Thursday, March 12, 2015

The University of Toronto ranks 16th in the world!

The latest Times Higher Education World Reputation Rankings for 2015 are out [The World Reputation Rankings]. This ranking list universities by their academic reputation. It has little to do with undergraduate education, which in most cases, is just an important sideline for these universities.

The University of Toronto ranks #16 on this list. I mention this because many people in the USA are unaware of the quality of universities in other countries. They will not be surprised to learn that Harvard is #1 but do they know that Cambridge is #2 and Oxford is #3?

Canada has three universities in the top 40 (McGill #35 and the University of British Columbia #37 are the other two). Our population is 35 million.

The USA has twenty-one universities in the top 40. It's population is 320 million.

The United Kingdom has seven in the top 40 with a population of 65 million.

It won't be long before China takes over.

It seems pretty obvious that the number and quality of universities is proportional to the wealth and the population of countries in the "Western" English-speaking world. It is not obvious that any one country can claim to be better than the others at fostering good universities. If you had to pick a country, it looks like the United Kingdom would be the clear winner.


25 comments :

  1. It is not obvious that any one country can claim to be better than the others at fostering good universities. If you had to pick a country, it looks like the United Kingdom would be the clear winner

    Well, there are a lot of university rankings, and they don't correlate all that well, even for the top ten, so it's obvious that things are pretty subjective. Color me unimpressed that a British organization inflates the rankings of their universities (yes, I'm well aware that the same criticism can be applied to American rankings).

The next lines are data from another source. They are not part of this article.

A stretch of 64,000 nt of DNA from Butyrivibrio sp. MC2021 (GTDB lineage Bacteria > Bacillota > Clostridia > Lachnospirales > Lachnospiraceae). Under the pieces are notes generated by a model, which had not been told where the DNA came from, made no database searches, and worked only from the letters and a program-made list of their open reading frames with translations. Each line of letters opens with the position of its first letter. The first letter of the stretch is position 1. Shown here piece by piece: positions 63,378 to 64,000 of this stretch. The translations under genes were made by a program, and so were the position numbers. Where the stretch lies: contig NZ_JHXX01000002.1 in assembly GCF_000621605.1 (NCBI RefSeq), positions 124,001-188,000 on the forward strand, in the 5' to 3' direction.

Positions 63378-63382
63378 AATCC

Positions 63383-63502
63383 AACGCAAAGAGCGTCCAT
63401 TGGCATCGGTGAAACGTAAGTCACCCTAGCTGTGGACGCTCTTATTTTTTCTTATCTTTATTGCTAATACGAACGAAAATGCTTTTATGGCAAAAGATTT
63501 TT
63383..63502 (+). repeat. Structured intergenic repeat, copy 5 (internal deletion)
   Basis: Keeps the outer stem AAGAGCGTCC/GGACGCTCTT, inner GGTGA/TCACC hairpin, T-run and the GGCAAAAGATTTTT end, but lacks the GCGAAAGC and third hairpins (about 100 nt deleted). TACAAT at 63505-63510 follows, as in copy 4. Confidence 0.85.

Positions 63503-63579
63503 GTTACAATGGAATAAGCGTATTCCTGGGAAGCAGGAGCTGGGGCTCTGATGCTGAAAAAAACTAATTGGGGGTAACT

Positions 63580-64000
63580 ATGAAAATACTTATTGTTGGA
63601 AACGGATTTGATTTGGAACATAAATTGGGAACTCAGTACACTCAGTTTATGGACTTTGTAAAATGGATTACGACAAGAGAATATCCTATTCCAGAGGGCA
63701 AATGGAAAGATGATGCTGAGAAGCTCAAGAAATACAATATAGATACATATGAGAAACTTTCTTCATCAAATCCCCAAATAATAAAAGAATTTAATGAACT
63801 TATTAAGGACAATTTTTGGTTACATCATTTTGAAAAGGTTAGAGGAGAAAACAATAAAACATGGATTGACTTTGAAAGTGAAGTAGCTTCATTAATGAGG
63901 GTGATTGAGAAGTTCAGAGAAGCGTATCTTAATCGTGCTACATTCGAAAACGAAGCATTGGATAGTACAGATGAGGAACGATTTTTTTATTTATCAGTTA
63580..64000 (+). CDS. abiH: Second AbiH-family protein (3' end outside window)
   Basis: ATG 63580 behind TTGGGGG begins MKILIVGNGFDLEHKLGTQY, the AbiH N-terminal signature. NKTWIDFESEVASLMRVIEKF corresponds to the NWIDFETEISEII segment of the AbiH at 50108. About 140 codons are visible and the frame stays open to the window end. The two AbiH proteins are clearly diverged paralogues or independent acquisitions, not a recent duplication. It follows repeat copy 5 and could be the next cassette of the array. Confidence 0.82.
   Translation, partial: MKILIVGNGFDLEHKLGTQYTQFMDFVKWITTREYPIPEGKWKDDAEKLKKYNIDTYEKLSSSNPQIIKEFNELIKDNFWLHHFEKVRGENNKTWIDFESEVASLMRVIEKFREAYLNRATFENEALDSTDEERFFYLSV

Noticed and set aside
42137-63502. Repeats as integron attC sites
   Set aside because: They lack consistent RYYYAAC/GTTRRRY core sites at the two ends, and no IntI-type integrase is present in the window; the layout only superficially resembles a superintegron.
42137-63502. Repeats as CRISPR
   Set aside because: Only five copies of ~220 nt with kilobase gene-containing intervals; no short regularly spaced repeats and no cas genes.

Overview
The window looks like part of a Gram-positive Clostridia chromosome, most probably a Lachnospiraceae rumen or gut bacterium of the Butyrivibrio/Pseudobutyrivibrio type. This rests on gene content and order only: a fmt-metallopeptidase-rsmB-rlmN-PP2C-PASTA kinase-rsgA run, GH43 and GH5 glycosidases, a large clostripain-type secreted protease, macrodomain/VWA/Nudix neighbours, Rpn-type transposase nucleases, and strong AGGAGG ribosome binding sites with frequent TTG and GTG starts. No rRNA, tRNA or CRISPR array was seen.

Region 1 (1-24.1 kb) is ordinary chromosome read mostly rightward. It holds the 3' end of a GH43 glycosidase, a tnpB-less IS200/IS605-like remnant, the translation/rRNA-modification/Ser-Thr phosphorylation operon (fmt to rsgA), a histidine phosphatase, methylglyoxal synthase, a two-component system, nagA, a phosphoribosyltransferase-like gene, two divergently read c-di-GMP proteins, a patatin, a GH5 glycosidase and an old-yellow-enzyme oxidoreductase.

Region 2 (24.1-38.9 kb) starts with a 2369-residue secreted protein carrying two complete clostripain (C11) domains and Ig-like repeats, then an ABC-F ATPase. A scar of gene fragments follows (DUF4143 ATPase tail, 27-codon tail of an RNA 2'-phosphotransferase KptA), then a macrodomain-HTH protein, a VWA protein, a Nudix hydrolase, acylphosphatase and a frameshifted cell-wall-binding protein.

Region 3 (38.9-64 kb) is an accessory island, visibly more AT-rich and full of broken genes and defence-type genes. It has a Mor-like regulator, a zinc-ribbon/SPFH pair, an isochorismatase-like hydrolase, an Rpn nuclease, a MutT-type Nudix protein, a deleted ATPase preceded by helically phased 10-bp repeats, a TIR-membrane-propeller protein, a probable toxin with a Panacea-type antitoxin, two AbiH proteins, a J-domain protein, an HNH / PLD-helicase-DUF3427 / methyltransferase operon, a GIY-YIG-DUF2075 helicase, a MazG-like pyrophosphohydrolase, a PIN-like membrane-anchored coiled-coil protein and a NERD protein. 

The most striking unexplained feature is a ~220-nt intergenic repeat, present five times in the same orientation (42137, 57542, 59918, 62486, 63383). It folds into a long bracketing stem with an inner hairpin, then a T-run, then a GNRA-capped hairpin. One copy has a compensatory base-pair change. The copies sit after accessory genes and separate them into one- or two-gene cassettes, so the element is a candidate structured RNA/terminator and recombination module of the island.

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    1. I'm well aware that the same criticism can be applied to American rankings

      Oh no! I would never criticize Americans for being biased. Americans are convinced that they have the best university system in the entire world. They keep telling themselves that over and over, including on this blog. I'm sure they would never exaggerate so when THEY rank universities it must be the truth.

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  2. Many people outside of the USA are unaware of the quality of universities in other countries.

    Did you mean what you wrote ( rather than, say, "inside the USA"), because if so I don't understand.

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    1. No, I did not mean to write it that way. Thanks.

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  3. "The USA has twenty-one universities in the top 40. It's population is 320 million."

    So the USA, with < 4% if the world's population, has more than half of its great universities.

    Or to put it another way, if you are in a great university, you are probably in America.

    And Larry tries to spin this as a lesson in humility for Americans.

    As for China, they are building many universities but their academic culture is hopelessly corrupt. They are not permitted to access Google, Google Cloud, Gmail, Wikipedia, Facebook, Twitter, Flickr etc. etc. and can no longer scale the Great Wall by VPN. They just gave their highest science prize, NOT given out every year but only for "real accomplishments", to a total fraud who claimed he invented cloud computing by padding his resume with articles he did not write. Criticism by scientists of this award was promptly banned, and the scientific assocoations were forced to express support for the political decision.

    Fraud, plagiarism of theses, and false resume padding are widespread. A blogger, Feng Zhouzi, tried to expose widespread plagiarism and pseudoscience nonsense like TCM. He wrote an expose of a quack surgeon who allegedly pioneered a surgery to restore continence to spina bifida patients. In fact, the surgery made them more crippled. The doctor hired thugs to kill Feng Zhouzi and a reporter; Feng escaped with his life; the reporter was severely beaten.

    An idiot wrote a series of essays trashing the USA in highly inaccurate ways, for example, ridiculously exaggerating the cost of real estate, property taxes, etc. to make America a dystopia. Feng debunked his false claims one by one. The idiot was highly praised by the government, while Feng's blog was deleted and all his writings banned.

    He now continues blogging in Chinese... from San Diego.